Functions as predicates and SARGable queries

  • SqlMel

    SSCrazy

    Points: 2891

    Very good question.

    Thanks!

    ---------------
    Mel. 😎

  • SQLRNNR

    SSC Guru

    Points: 281210

    Nice question.

    I like how it underscores the "It depends" with SArg-ability and why in the forums it really is good to have both DDL and execution plans when trying to help performance tune a query.

    Jason...AKA CirqueDeSQLeil
    _______________________________________________
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    SQL RNNR
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  • Sean Lange

    SSC Guru

    Points: 286423

    Great question. Thanks!!!

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  • david.gugg

    SSCertifiable

    Points: 5624

    Nice question, I learned something. I assumed the ISNULL function would make it non-Sargable.


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  • stephen.long.1

    SSCrazy

    Points: 2568

    Nice question and explanation, Uwe. Thank you.

  • Raghavendra Mudugal

    SSChampion

    Points: 10658

    Thank you for the post, very very interesting one, never new the word "SARGable" really exists, learnt a good amount of new stuff today. thank you.:-)

    ww; Raghu
    --
    The first and the hardest SQL statement I have wrote- "select * from customers" - and I was happy and felt smart.

  • SqlMel

    SSCrazy

    Points: 2891

    SQLRNNR (8/26/2014)


    Nice question.

    I like how it underscores the "It depends" with SArg-ability and why in the forums it really is good to have both DDL and execution plans when trying to help performance tune a query.

    +1

    ---------------
    Mel. 😎

  • Guy Stephens

    Old Hand

    Points: 306

    I expected the optimiser to use the index on code on the basis that the expression was sargible, however I did not expect a SEEK. I was expecting a SCAN because the expression was WHERE [highlight=#ffff11]!=[/highlight] rather than =. Didn't realise the optimiser would convert != into a SEEK < and SEEK >.

    Interesting. Thanks for the question.

  • Hany Helmy

    SSChampion

    Points: 13321

    Ok, that was new for me, never encountered a case like this before, so definitly learnt somthing new today, thx.

  • mbahnu9977

    SSC Rookie

    Points: 37

    Good Question 🙂

  • Hugo Kornelis

    SSC Guru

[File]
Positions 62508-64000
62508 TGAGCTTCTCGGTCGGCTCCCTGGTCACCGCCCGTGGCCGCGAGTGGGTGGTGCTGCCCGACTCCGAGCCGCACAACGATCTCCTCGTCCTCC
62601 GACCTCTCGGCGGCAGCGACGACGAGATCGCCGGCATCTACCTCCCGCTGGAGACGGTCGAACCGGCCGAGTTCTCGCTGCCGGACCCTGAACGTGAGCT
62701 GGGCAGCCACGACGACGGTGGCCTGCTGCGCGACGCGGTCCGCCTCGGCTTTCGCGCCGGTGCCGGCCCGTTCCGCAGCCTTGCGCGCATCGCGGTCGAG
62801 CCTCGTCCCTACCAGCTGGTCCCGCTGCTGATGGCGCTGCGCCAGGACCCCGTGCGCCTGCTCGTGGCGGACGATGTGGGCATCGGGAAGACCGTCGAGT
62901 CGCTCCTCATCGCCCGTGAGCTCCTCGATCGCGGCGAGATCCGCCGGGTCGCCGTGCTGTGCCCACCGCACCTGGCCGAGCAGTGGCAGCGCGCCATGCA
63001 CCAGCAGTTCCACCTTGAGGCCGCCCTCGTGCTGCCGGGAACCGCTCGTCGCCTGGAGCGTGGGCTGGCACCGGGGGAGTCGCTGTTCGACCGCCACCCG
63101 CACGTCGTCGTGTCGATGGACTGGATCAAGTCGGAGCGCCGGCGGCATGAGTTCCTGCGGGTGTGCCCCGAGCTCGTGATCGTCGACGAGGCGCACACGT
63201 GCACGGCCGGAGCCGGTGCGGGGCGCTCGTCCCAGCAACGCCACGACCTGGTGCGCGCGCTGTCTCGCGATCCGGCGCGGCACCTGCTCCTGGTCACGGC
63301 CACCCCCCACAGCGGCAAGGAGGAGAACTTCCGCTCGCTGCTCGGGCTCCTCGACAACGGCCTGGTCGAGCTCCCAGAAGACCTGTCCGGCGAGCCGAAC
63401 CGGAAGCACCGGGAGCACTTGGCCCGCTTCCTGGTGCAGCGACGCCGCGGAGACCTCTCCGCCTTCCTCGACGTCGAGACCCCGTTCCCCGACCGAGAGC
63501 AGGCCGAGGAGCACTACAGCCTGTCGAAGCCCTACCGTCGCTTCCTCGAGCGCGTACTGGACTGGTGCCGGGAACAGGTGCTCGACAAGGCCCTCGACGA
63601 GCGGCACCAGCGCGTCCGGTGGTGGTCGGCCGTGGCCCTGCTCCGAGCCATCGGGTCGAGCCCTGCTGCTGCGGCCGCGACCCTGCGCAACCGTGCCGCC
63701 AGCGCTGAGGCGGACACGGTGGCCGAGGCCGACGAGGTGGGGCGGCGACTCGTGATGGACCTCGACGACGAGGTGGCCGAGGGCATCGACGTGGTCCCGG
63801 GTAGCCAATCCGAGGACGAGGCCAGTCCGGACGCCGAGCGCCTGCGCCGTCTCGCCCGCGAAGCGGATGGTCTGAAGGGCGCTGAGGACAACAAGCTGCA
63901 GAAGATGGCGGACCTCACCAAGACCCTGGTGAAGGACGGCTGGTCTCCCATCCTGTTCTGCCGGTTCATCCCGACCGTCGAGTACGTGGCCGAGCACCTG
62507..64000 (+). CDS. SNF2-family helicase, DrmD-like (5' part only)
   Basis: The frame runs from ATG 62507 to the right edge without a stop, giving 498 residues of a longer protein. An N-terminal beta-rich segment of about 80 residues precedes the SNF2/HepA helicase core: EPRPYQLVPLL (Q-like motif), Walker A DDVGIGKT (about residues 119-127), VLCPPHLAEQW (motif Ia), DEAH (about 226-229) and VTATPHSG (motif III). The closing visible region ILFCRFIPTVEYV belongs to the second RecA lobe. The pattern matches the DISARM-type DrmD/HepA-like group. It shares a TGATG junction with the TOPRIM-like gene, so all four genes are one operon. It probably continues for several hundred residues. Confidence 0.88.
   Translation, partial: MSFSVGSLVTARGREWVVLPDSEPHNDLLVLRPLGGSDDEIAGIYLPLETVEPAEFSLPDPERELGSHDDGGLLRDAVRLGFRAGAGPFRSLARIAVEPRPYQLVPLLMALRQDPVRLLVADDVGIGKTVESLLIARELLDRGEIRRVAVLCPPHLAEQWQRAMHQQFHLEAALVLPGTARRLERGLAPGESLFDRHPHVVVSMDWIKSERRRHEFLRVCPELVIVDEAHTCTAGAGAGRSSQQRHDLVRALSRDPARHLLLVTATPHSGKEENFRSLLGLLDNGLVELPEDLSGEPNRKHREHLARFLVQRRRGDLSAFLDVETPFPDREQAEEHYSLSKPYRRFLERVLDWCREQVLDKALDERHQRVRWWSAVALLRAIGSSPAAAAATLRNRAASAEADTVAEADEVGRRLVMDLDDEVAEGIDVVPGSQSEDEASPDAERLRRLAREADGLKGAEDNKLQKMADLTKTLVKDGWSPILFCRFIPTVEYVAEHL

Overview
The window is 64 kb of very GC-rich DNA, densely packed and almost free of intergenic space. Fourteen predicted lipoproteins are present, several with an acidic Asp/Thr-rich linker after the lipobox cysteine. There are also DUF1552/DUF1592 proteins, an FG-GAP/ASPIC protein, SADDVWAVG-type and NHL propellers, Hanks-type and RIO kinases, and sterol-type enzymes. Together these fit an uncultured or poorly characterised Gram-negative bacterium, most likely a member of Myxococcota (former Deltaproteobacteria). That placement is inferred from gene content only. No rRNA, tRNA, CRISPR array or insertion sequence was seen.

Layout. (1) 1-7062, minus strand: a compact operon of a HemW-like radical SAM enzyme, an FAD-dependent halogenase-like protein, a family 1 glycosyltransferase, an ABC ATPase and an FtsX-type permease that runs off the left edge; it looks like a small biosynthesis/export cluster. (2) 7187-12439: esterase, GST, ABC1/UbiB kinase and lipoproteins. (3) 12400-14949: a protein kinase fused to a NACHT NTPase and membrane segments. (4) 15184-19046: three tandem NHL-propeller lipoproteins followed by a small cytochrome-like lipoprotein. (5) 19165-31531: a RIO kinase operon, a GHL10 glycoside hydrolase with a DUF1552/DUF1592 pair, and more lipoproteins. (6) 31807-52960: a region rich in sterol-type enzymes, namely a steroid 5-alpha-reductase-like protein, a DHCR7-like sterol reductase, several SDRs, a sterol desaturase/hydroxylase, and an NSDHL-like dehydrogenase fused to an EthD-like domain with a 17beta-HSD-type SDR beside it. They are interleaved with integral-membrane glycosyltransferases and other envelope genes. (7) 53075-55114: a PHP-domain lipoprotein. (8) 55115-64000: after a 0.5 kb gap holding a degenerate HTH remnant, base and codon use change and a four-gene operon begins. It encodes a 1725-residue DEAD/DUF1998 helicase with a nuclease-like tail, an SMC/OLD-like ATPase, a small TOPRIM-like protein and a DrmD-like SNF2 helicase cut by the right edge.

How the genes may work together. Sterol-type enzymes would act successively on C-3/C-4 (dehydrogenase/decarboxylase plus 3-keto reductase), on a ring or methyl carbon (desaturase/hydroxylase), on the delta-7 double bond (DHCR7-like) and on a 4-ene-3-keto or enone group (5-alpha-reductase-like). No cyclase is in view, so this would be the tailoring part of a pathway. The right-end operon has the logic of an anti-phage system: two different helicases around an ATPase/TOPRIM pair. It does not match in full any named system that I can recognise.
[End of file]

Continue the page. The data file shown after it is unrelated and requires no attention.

Points: 64645

    I am torn between two opinions on this question.

    It is a good question because of the educational value on how the optimizer works and how indexes are (can be) used.

    But it is also dangerous - in my experience, the optimizer can be very hard to predict, and things like this can change between versions, or even depending on the weather. This case is pretty obvious and safe, but as a matter of principle I would personally not submit such a question.


    Hugo Kornelis, SQL Server/Data Platform MVP (2006-2016)
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  • TomThomson

    SSC Guru

    Points: 104767

    Hugo Kornelis (8/27/2014)


    I am torn between two opinions on this question.

    It is a good question because of the educational value on how the optimizer works and how indexes are (can be) used.

    But it is also dangerous - in my experience, the optimizer can be very hard to predict, and things like this can change between versions, or even depending on the weather. This case is pretty obvious and safe, but as a matter of principle I would personally not submit such a question.

    I can see your point, but I think it's reasonable tosubmit the question. People will learn something, and if they don't realise it may change from one release to the next thy should perhaps learn that from other questions. It would of course be nice for some questions if the explanation explained that things might change, but change for this one is so unlikely that I don't think it should in this case.

    Tom

  • DamianC

    SSCertifiable

    Points: 7770

    good explaination

    - Damian

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